Marcella’s friends knew about TikTok, but almost not one of them were into it. She didn’t feel that anyone would see what she’d made. Pretty quickly, though, her video began getting hundreds of likes, thousands, tens of thousands. People started sharing it on Instagram. On YouTube, the Swedish vlogger PewDiePie, that has over a hundred million subscribers, posted a video mocking the media for suggesting that TikTok enjoyed a “Nazi problem”-Vice had found various accounts promoting white-supremacist slogans-then showed Marcella’s video, laughed, and said, “Never mind, actually, this will not assist the case I was trying to make.” (PewDiePie continues to be criticized for employing anti-Semitic imagery in his videos, though his fans insist that his work is satire.) Marcella begun to get direct messages on TikTok and Instagram, many of which called her anti-Semitic. One accused her of promoting Nazism. She deleted the video.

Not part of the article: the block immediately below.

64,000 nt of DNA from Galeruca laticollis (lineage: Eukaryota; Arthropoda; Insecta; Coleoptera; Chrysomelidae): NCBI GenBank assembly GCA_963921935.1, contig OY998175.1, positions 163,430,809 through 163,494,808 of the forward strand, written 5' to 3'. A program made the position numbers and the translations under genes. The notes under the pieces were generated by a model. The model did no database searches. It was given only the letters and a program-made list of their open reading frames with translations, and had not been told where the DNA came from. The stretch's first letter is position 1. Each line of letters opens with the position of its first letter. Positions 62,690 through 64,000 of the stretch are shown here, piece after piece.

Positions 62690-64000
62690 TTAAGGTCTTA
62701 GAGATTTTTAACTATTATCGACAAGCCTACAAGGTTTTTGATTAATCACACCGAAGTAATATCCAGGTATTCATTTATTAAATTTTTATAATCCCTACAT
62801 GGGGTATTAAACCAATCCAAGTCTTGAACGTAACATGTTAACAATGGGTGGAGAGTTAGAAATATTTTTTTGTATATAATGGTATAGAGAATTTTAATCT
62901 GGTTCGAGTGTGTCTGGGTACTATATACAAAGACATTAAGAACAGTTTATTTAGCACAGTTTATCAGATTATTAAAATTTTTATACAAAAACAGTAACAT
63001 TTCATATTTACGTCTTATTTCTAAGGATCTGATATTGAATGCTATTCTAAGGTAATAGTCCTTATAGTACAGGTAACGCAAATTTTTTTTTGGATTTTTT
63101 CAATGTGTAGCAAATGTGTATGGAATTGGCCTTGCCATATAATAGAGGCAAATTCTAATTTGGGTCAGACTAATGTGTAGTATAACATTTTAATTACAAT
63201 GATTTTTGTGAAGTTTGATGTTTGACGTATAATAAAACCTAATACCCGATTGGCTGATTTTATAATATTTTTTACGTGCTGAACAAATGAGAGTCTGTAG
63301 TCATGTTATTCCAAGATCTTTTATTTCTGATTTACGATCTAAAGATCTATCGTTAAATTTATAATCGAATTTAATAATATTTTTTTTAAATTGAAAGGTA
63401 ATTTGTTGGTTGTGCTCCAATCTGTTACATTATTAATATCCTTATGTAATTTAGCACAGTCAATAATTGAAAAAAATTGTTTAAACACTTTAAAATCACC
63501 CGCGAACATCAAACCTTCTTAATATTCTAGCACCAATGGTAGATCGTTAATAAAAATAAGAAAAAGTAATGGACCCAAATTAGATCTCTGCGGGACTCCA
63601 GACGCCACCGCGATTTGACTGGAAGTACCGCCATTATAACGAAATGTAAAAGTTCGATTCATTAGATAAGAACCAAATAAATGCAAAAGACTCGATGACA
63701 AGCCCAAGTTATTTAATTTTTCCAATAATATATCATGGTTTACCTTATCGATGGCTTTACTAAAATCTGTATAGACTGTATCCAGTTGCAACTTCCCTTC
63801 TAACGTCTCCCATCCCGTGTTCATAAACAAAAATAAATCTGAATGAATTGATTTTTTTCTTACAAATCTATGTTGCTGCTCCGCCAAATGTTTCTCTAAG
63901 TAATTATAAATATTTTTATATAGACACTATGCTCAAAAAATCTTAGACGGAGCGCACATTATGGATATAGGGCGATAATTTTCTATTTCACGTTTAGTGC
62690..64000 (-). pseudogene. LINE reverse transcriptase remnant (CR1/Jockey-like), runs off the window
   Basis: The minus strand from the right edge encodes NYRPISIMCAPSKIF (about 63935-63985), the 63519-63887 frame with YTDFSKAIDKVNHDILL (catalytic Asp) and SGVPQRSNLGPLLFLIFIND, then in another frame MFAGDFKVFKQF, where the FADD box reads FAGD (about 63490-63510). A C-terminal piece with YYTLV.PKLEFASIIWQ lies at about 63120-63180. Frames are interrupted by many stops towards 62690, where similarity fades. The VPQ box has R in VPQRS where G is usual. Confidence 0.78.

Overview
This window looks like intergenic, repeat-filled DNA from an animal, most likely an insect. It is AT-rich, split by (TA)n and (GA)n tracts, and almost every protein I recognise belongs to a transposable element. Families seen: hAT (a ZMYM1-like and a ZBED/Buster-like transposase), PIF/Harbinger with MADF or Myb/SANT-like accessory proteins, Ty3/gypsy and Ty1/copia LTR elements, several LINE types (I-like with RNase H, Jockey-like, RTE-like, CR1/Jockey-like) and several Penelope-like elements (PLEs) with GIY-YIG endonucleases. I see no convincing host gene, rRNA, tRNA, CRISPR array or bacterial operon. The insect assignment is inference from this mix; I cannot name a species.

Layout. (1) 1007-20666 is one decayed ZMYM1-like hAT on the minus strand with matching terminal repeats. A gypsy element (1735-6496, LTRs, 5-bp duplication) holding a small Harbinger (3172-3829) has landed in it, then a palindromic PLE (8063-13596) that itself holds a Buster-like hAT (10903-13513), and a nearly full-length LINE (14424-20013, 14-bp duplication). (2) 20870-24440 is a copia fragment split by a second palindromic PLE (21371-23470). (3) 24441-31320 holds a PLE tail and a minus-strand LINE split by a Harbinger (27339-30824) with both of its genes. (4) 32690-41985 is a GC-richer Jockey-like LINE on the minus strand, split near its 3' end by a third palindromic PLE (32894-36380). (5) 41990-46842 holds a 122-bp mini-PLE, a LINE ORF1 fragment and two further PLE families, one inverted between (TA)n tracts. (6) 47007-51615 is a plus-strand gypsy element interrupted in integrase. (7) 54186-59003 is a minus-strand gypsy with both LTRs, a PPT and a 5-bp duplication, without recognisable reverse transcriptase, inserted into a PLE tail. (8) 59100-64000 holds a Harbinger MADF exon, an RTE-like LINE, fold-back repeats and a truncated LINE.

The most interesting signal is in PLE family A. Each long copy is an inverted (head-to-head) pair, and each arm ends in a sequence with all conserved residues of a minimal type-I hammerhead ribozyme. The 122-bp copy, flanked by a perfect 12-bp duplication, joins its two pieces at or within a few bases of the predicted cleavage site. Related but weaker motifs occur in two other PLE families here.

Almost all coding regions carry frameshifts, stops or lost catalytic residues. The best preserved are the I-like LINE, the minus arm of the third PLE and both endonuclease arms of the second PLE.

In February, a buddy texted us a YouTube rip of Marcella’s TikTok. I was alone with my phone at my desk on the week night, so when I watched the video I screamed. It was terrifyingly funny, like a well-timed electric shock. Additionally, it made me feel very old. I’d seen other TikToks, mostly on Twitter, and my primary impression was that young adults were churning through images and sounds at warp speed, repurposing reality into ironic, bite-size content. Kids were clearly a lot better than adults at whatever it had been TikTok was for-“I haven’t seen one bit of content on there made by a grown-up that’s normal and good,” Jack Wagner, a “popular Instagram memer,” told The Atlantic last fall-though they weren’t the only ones making use of the platform. Arnold Schwarzenegger was on TikTok, riding a minibike and chasing a miniature pony. Drag queens were on TikTok, opera singers were on TikTok, the Washington Post was on TikTok, dogs I follow on Instagram were on TikTok. Most essential, the self-made celebrities of Generation Z were on TikTok, a cohort of individuals within their teens and early twenties that have spent a decade filming themselves via a front-facing camera and meticulously honing their knowledge of what their peers will react to and what they will ignore.